Personnel involved in the development of the CORS                          incorporated into the CORS network, with more to follow, as
network realized, from the program’s outset, that with its                    they are installed.
limited, small-agency resources, NGS would be unable to                          Several other institutions in the geophysical research
single-handedly build the envisioned network. Consequently,                   community have established regional GPS networks to
the program continues to rely on successful partnerships with                 monitor crustal deformation-induced motions – efforts that are
other organizations to help realize the goal of building a                    similar to PBO’s undertaking, but on more localized scales.
national, multiple-use, and robust reference station network.                    Second, NOAA’s Global Systems Division (GSD) has
NGS presently owns and operates less than three percent of                    installed dozens of CORS sites. Many of these are collocated
the sites. The majority of the stations were installed by                     with meteorological monitoring instrumentation, and they
various local, state, and federal government agencies,                        participate in a nationwide network of nearly 400 sites, used to
academic institutions, and the private sector.            CORS-               determine atmospheric moisture content.
collaborating organizations, now numbering close to 200,                         Third, the United States Coast Guard and Department of
establish permanent reference stations to support their own                   Transportation are working cooperatively to expand the Coast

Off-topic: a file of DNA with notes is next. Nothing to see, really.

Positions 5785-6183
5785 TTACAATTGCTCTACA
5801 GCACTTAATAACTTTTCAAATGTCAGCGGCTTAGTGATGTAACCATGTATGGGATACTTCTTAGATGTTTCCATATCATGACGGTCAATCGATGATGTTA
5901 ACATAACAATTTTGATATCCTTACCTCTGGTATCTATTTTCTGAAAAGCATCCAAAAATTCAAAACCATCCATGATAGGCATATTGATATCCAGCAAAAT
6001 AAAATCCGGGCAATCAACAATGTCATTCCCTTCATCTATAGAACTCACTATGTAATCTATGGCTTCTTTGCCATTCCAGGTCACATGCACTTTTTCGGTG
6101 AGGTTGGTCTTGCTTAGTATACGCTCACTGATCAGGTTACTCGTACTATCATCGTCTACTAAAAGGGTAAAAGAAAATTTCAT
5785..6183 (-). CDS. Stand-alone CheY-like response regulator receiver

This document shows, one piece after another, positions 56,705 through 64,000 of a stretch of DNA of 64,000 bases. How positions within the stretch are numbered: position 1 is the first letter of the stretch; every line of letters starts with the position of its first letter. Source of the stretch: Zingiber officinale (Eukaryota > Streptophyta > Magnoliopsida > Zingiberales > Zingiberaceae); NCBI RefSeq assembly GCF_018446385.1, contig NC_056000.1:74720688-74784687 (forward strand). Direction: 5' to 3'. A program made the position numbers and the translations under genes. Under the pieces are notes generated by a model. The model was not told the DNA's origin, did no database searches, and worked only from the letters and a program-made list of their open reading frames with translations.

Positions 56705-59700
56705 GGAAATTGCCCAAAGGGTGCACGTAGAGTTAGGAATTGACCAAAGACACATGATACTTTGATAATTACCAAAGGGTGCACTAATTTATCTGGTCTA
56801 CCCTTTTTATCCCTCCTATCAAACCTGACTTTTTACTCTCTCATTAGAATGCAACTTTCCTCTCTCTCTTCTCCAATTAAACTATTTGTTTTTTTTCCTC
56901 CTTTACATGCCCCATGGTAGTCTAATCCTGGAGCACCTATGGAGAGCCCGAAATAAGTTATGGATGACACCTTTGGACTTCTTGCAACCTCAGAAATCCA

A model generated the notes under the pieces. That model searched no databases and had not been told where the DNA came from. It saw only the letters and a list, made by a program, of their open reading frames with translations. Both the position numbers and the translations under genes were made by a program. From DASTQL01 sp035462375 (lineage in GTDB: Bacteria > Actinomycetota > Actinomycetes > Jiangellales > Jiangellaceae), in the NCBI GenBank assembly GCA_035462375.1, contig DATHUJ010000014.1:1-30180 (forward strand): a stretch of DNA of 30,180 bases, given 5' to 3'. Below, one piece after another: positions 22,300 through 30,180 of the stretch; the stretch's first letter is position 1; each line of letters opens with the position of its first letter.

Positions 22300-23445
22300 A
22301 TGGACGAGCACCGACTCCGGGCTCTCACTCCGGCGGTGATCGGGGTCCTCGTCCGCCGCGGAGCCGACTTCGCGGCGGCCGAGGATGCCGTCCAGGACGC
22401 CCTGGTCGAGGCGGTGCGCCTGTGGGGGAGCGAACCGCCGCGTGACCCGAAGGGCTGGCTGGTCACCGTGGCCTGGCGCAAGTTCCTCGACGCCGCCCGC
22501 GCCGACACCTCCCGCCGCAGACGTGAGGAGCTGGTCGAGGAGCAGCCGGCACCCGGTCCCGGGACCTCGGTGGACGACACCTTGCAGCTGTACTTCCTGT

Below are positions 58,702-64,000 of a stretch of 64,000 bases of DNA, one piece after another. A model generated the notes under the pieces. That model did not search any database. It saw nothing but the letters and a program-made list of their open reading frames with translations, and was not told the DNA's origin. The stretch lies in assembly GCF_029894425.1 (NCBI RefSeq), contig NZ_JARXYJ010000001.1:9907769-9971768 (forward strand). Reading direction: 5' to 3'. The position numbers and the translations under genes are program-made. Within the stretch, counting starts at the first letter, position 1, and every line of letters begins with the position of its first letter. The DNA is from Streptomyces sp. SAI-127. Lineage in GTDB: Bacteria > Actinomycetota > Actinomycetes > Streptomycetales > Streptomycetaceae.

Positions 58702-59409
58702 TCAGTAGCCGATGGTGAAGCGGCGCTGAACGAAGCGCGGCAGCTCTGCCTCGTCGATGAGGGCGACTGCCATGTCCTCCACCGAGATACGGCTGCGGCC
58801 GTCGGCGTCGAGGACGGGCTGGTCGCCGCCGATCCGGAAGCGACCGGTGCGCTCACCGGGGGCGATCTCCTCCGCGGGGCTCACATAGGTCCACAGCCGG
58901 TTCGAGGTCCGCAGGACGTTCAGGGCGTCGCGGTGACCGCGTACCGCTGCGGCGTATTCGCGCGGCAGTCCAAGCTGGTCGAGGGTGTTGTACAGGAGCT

varied requirements and applications – surveying and                          Guard’s existing real-time GPS maritime navigational beacon
mapping, real-time navigation, geophysical research, and                      system to provide nationwide differential signal coverage, in
atmospheric modeling, to name some of the more prevalent                      support of safe and efficient terrestrial navigation. Stations in
uses. By participating in the CORS program, these site                        this Nationwide Differential GPS (NDGPS) network, now
collaborators can realize a number of added direct benefits to                numbering nearly 100, will serve double-duty by also
their GPS programs – including data quality control,                          participating in the CORS network.
distribution, and archive functions.                                             Fourth, the Federal Aviation Administration’s (FAA) Wide
                                                                              Area Augmentation System (WAAS) is a satellite-based, real-
                                                                              time correction system, designed for aircraft navigation, but is
                                                                              frequently used in terrestrial-based applications as well. All of
                                                                              the ground reference stations of the WAAS infrastructure are
                                                                              also feeding data into the CORS system.
                                                                                 Fifth, the National Aeronautics and Space Administration
                                                                              (NASA) has been establishing permanent GPS installations for
                                                                              many years. Many of these sites, used for various space
                                                                              applications and research, have been incorporated into the
                                                                              CORS network.
                                                                                 Finally, many state governments, including Florida,
                                                                              Michigan, North Carolina, Ohio, Oklahoma, and Texas (each